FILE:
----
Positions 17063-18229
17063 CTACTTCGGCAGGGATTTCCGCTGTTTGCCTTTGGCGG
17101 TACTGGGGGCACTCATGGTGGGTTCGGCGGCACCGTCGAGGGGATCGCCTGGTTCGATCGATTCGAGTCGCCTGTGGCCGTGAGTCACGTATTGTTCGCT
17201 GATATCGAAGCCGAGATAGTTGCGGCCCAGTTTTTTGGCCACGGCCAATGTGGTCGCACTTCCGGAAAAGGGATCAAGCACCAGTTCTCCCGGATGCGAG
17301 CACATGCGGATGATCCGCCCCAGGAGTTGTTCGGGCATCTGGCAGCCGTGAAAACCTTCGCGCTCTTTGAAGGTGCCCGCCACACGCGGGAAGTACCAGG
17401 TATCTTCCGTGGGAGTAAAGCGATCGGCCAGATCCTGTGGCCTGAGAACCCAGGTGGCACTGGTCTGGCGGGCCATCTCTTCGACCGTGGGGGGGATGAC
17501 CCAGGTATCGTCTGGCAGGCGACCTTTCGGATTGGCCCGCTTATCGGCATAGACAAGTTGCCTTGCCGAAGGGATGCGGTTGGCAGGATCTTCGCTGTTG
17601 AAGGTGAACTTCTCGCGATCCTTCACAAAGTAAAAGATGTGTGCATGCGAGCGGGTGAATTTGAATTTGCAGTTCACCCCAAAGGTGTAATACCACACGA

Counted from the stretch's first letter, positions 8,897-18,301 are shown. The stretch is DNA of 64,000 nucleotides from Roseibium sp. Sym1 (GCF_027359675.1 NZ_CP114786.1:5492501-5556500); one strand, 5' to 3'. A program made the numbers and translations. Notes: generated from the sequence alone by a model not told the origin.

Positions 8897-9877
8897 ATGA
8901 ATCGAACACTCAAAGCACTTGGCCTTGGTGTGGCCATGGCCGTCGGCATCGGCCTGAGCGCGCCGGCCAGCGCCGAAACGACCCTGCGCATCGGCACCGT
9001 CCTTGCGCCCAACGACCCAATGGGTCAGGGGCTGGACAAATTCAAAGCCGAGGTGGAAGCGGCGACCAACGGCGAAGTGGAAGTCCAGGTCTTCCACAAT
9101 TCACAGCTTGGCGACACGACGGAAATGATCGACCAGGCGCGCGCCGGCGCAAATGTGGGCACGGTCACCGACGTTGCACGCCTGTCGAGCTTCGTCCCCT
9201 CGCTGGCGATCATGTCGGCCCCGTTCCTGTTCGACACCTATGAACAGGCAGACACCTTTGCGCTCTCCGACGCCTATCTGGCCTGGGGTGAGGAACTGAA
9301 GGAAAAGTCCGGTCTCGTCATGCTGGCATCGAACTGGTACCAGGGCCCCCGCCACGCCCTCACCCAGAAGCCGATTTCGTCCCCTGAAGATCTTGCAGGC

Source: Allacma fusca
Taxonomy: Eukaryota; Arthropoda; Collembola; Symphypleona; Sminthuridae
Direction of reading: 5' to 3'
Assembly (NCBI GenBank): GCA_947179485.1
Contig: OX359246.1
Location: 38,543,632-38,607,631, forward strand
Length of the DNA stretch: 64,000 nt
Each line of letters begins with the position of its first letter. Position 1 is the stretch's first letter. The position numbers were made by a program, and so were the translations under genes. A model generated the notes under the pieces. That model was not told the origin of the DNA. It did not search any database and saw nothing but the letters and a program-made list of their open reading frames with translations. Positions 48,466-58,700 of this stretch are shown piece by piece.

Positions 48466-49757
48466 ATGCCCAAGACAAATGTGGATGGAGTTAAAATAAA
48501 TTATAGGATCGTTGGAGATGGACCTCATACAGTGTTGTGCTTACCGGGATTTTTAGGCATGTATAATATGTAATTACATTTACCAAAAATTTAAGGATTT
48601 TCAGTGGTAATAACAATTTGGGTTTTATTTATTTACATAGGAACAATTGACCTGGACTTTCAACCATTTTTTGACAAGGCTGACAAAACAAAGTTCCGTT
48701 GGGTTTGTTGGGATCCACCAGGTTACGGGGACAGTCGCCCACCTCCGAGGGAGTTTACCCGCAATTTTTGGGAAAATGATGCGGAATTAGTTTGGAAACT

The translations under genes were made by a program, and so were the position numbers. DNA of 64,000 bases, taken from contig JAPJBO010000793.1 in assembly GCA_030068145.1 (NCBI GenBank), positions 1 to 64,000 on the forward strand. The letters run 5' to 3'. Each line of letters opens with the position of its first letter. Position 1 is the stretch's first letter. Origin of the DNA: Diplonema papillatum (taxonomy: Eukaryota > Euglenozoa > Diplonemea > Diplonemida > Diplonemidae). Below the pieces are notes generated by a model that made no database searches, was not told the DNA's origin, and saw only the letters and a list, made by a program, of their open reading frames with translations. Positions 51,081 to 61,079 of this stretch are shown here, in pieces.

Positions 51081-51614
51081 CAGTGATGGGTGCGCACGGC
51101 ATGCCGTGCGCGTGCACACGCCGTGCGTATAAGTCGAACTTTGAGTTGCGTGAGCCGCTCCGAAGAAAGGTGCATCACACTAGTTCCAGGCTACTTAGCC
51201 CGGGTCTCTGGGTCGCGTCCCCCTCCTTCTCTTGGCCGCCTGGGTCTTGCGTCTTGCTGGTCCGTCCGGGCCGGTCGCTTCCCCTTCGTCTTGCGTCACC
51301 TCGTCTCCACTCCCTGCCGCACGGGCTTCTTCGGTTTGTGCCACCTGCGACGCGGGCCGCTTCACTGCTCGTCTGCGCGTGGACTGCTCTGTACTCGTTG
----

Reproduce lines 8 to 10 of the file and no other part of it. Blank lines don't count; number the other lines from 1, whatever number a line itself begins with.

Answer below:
17601 AAGGTGAACTTCTCGCGATCCTTCACAAAGTAAAAGATGTGTGCATGCGAGCGGGTGAATTTGAATTTGCAGTTCACCCCAAAGGTGTAATACCACACGA

Counted from the stretch's first letter, positions 8,897-18,301 are shown. The stretch is DNA of 64,000 nucleotides from Roseibium sp. Sym1 (GCF_027359675.1 NZ_CP114786.1:5492501-5556500); one strand, 5' to 3'. A program made the numbers and translations. Notes: generated from the sequence alone by a model not told the origin.

Positions 8897-9877